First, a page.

It’s hard to avoid bad puns when discussing HBO’s critically acclaimed series “Hung.” The half-hour comedy-drama revolves around Ray Drecker (Thomas Jane), a broke Detroit high school basketball coach who decides to become a gigolo when he realizes his “winning tool” — as his self-help guru puts it — is his supersized Johnson. There is also Ray’s idealistic poet-pimp, Tanya, who envisions him as a “happiness consultant”; Ray’s high-strung ex-wife (Anne Heche); their two sullen teenagers; and Tanya’s predatory competitor, Lenore (Rebecca Creskoff).
But “Hung” — whose second season premieres June 27 — far transcends its provocative title. The series has been lauded for its sweet-sad, nuanced portrayal of characters struggling with mid-life crises, the economic downturn and frayed American dreams.
Dmitry Lipkin, the Russian Jewish émigré who created the series with his wife, Colette Burson, sees Ray as an immigrant of sorts. “The series tracks his journey into the world of the feminine,” Lipkin said during an interview in the “Hung” offices on the Paramount Pictures lot. “Ray is an ex-jock who knows nothing about women, [but]who is forced to try to understand them.”
Season two will push the gigolo even further in this regard: “The types of clients he’ll be dealing with and confronting will make things tougher for him psychologically,” Lipkin said.
Lipkin won’t discuss whether the gigolo will reveal more of himself, anatomically speaking. “We’ve tried to avoid things that are expected or salacious,” he said. “But you never know — we could always expose Ray.”
For all its sexual encounters, “Hung” is surprisingly unsexy. “We’re not interested in the world of prostitution or its trappings,” Lipkin explained. “We’re exploring the emotional dynamic between people through the prism of sexuality — and in pushing our characters to do things that are outside of their comfort zone.”
On a recent afternoon in the “Hung” writers’ room, the walls were crowded with index cards outlining ideas and questions such as: “How could stresses from Ray’s life affect his gigolo job?” Seven dainty decorative plates listed the names of the seven deadly sins. An acupuncturist was on-call, and an algae concoction was guzzled to keep concentration acute until quitting time, usually midnight.
In his office, Lipkin sat across from a promotional poster depicting mug shots of a bewildered-looking Tanya and Ray underscored by the words “Pimp” and “Ho.” “I’m fascinated by people from one world who suddenly find themselves lost in another,” he said.
Lipkin, now 42, was 10 when his father, an engineer, and his mother, a dentist, applied to leave what he calls “the soul-killing context” of the former Soviet Union. But instead of moving to a Russian Jewish enclave such as Brighton Beach, N.Y., the Lipkins accepted an invitation for sponsorship by the Jewish community of Baton Rouge, La. They were only the second Russian family to settle in that city.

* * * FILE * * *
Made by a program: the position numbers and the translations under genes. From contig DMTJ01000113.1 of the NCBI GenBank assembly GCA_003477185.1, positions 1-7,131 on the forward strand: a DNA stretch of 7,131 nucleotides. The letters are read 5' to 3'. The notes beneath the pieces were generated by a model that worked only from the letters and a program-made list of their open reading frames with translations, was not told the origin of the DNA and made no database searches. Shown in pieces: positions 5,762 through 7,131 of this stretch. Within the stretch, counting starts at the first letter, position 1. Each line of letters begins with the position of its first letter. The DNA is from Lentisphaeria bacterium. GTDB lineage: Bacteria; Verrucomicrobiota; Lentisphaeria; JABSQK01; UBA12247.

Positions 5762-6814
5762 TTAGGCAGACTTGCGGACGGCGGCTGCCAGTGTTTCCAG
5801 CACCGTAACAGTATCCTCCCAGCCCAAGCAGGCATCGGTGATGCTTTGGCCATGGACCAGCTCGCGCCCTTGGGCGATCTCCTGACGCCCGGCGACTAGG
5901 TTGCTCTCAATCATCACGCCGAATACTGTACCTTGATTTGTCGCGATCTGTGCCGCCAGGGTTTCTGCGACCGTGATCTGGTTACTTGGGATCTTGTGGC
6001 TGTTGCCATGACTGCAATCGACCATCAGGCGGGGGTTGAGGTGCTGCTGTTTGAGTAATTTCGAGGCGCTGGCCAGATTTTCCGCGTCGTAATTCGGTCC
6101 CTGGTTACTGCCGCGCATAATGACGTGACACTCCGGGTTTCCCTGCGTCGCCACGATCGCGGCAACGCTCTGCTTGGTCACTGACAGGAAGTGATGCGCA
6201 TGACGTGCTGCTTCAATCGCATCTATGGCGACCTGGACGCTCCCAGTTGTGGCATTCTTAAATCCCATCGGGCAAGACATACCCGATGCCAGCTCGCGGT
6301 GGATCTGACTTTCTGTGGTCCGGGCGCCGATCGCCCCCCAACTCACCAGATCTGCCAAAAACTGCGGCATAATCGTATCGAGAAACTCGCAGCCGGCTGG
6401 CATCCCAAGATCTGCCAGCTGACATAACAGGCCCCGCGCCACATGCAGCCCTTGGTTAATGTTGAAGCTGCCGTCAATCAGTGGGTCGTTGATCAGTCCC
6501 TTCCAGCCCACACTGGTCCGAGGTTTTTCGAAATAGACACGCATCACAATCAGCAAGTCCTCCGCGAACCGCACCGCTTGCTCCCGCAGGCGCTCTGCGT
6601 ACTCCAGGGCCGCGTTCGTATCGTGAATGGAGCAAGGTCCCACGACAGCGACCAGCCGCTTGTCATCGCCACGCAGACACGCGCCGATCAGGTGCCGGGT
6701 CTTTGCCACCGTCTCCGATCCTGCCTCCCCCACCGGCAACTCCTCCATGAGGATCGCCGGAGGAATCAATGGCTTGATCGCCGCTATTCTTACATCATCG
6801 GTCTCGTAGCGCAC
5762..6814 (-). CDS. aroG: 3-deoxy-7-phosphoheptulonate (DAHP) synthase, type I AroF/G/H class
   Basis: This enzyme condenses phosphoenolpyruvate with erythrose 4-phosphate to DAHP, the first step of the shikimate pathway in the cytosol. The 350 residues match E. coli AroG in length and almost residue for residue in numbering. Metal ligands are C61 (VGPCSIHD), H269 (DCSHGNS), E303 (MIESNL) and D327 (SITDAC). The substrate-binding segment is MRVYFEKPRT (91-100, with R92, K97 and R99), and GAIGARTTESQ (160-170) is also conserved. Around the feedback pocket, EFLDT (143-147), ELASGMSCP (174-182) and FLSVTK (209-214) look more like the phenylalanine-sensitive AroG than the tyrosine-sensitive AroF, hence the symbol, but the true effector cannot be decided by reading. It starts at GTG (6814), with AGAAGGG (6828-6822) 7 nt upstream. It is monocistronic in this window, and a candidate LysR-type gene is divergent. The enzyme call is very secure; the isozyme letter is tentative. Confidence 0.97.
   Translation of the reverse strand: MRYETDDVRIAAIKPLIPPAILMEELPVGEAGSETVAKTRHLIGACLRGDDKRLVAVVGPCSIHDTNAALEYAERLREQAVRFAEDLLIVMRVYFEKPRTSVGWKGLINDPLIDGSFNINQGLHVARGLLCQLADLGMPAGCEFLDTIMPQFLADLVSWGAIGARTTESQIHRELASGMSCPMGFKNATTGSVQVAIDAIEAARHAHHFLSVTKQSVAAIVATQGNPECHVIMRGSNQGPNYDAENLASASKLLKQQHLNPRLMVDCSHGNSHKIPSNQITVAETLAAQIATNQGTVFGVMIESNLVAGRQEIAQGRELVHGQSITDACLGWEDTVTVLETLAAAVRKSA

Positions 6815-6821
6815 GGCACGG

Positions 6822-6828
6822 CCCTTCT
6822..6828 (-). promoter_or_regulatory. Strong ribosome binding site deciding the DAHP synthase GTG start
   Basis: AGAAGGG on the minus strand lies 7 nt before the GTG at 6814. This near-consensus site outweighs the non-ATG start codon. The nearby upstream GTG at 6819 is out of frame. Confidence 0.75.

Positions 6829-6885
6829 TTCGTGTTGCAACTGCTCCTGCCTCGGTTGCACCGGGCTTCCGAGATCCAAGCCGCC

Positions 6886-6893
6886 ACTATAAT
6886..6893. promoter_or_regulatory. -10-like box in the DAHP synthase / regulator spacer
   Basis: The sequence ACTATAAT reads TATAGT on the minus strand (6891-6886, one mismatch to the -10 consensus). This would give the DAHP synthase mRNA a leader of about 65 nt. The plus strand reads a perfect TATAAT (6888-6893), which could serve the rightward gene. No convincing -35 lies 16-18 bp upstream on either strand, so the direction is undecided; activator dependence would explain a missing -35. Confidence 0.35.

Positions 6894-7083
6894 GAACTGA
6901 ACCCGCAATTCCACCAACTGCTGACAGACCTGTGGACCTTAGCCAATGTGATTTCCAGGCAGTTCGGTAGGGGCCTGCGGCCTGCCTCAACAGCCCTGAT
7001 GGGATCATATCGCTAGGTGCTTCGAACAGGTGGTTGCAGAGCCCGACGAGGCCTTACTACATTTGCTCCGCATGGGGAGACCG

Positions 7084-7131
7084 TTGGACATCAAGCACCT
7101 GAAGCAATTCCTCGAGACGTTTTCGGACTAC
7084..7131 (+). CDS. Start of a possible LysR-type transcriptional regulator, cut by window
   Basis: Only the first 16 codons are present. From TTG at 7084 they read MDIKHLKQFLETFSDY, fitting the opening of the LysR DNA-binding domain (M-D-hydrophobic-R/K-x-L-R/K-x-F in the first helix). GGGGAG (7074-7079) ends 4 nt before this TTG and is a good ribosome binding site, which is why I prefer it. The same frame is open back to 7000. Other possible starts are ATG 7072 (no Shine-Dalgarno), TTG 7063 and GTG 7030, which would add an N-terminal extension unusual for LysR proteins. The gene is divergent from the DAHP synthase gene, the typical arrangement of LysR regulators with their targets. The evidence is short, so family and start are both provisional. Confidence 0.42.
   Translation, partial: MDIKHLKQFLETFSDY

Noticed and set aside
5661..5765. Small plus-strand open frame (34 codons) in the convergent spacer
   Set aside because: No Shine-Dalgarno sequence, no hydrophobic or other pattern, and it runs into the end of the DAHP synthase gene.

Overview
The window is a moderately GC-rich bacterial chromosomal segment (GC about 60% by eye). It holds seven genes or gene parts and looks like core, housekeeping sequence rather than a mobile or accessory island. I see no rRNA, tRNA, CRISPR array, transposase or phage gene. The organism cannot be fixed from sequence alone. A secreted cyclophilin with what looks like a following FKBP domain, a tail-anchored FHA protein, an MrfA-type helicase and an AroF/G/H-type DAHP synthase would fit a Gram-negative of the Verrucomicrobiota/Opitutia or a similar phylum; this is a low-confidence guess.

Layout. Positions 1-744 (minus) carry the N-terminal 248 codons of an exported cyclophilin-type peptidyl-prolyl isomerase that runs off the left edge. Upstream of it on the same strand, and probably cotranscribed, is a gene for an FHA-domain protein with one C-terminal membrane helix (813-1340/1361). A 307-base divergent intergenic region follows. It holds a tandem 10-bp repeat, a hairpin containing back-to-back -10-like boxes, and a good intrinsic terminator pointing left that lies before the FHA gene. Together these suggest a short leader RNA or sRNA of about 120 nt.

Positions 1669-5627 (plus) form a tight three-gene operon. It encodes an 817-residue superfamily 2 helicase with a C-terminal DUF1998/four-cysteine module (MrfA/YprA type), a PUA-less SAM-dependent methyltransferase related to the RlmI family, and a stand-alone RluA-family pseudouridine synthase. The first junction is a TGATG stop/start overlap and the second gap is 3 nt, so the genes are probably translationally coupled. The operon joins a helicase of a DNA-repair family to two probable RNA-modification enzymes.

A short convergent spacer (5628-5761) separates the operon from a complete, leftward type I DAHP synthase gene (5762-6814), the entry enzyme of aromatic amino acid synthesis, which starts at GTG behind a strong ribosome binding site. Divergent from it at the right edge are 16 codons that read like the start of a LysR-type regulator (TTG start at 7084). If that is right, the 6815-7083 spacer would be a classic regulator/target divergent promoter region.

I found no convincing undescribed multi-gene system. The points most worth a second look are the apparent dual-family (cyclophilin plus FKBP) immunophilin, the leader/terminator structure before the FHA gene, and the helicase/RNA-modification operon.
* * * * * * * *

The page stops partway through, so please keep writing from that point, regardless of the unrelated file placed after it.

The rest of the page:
“The experience was extremely strange, confusing and disorienting,” Lipkin said. “We never discussed being Jewish in Russia, because it wasn’t something you celebrated,” he explained. “But when we left, I realized it was because we’re Jewish. Then, suddenly, we were the focus of this Jewish community because of this identity we didn’t really have. So there was a lot of identity creation that happened for me, fast.”
Lipkin enthusiastically embraced his Judaism, becoming bar mitzvah, attending Jewish camp and even volunteering to be circumcised at 12.
“I always think of it as Dmitry feeling like he was stepping up to reclaim his Jewish ancestry from the ash heap of being lost in Russia,” Burson told National Public Radio, speaking about the circumcision.
“I think it’s why I became a writer,” Lipkin said of this reshaping of his body and persona. “If you have the ability to fashion a new identity for yourself out of the ether, you either become a sociopath or an artist.”
Lipkin struggled as a playwright in New York for a decade before creating his first television show, “The Riches,” about a clan of con artists who decide to impersonate a deceased family. The clan’s matriarch, played by Minnie Driver, learns that the late Mrs. Rich was Jewish and thus feigns to be a member of the Tribe. In one episode, she must frenetically cover for herself when she obtusely serves pork at a dinner party. “I liked the idea of characters who reinvent themselves by pretending to be something they’re not,” Lipkin said. “I wrote the family as if they were immigrants, even though they’re from the United States.”
“Hung’s” Ray is also a stranger in a strange land — not only in the world of women, but as a faded golden boy hitting middle age. His wife left him for an excruciatingly nerdy dermatologist, his day job doesn’t pay the bills and after his house burned down he was obliged to live in a tent in the shadow of his snooty neighbor’s mansion. Not to mention the inevitable indignities of the flesh trade. “Ray is the consummate insider who is forced to become an outsider,” Lipkin said. “All our characters are these misfits that I love.”
Tanya has a Scottish father and a Jewish mother (Rhea Perlman), the latter of whose dismissive, critical manner suggests one source of her low-esteem. But Tanya is no sad sack, Lipkin insists: “She has a masochistic streak that is keeping her down, but she can also be super bold,” he said. “I love that she has not chosen to take the easy route in life.”
“The great thing about television,” Lipkin said, “is that you start out with a show about a guy with a large penis and a poet-pimp, but then you can go from there and create anything.”
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